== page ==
Sir Earnest Woodford Birch




Sir Ernest Woodford Birch, KCMG (29 April 1857 – 17 December 1929) was a British colonial administrator who served as the eighth British resident of Perak (1904 - 1911).

King George V


George V (George Frederick Ernest Albert; 3 June 1865 – 20 January 1936) was King of the United Kingdom and the British Dominions, and Emperor of India, from 6 May 1910 until his death in 1936.

Born during the reign of his grandmother Queen Victoria, George was third in the line of succession behind his father, Prince Albert Edward, and his own elder brother, Prince Albert Victor. From 1877 to 1891, George served in the Royal Navy, until the unexpected death of his elder brother in early 1892 put him directly in line for the throne. On the death of his grandmother in 1901, George's father ascended the throne as Edward VII, and George was created Prince of Wales. He became king-emperor on his father's death in 1910.

George V's reign saw the rise of socialism, communism, fascism, Irish republicanism, and the Indian independence movement, all of which radically changed the political landscape. The Parliament Act 1911 established the supremacy of the elected British House of Commons over the unelected House of Lords. As a result of the First World War (1914–1918), the empires of his first cousins Nicholas II of Russia and Wilhelm II of Germany fell, while the British Empire expanded to its greatest effective extent. In 1917, George became the first monarch of the House of Windsor, which he renamed from the House of Saxe-Coburg and Gotha as a result of anti-German public sentiment. In 1924 he appointed the first Labour ministry and in 1931 the Statute of Westminster recognised the dominions of the Empire as separate, independent states within the Commonwealth of Nations. He had smoking-related health problems throughout much of his later reign and at his death was succeeded by his eldest son, Edward VIII.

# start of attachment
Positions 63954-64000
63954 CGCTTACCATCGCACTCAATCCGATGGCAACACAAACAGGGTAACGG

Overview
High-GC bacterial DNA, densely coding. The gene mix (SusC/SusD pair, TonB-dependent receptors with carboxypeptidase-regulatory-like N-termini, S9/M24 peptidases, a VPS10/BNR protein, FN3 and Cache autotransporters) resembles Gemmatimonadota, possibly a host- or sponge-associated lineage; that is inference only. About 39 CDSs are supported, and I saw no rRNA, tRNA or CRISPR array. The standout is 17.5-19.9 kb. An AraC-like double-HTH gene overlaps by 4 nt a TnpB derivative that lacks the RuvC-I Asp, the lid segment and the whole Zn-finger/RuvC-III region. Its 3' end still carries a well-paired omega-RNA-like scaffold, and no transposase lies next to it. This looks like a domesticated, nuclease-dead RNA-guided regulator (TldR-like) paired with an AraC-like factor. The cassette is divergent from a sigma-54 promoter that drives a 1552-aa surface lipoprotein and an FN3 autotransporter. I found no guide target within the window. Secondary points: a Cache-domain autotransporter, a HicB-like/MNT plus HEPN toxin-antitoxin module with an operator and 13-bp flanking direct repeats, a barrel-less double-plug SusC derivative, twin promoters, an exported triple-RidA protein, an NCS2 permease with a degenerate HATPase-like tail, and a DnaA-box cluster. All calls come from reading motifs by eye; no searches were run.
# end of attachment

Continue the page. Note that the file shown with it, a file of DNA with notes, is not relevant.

King George VI




George VI (Albert Frederick Arthur George; 14 December 1895 – 6 February 1952) was King of the United Kingdom and the Dominions of the British Commonwealth from 11 December 1936 until his death on 6 February 1952. He became known as a symbol of British determination to win the Second World War against Germany.

Known as "Bertie" among his family and close friends, George VI was born in the reign of his great-grandmother Queen Victoria, and was named after his great-grandfather Albert, Prince Consort. As the second son of King George V, he was not expected to inherit the throne, and spent his early life in the shadow of his elder brother, Edward. He attended naval college as a teenager, and served in the Royal Navy and Royal Air Force during the First World War. In 1920, he was made Duke of York. He married Lady Elizabeth Bowes-Lyon in 1923 and they had two daughters, Elizabeth and Margaret. In the mid-1920s, he had speech therapy for a stammer, which he never fully overcame.

George's elder brother ascended the throne as Edward VIII upon the death of their father in 1936. However, Edward was forced to choose between the crown and marriage to divorced American socialite Wallis Simpson. Edward abdicated to marry Simpson, and George ascended the throne as the third monarch of the House of Windsor.

From 1939, the British Empire and Commonwealth – except Ireland – declared war on Nazi Germany. War with Italy and Japan followed in 1940 and 1941, respectively. The king and his family remained in London during the Blitz and his popularity soared as he shared the hardships of the common people. Britain and its allies were victorious in 1945, but the British Empire declined. Ireland had largely broken away, followed by independence of India and Pakistan in 1947. George relinquished the title of Emperor of India in June 1948 and instead adopted the new title of Head of the Commonwealth. He was beset by smoking-related health problems in the later years of his reign. On his death, he was succeeded by his daughter, Elizabeth II.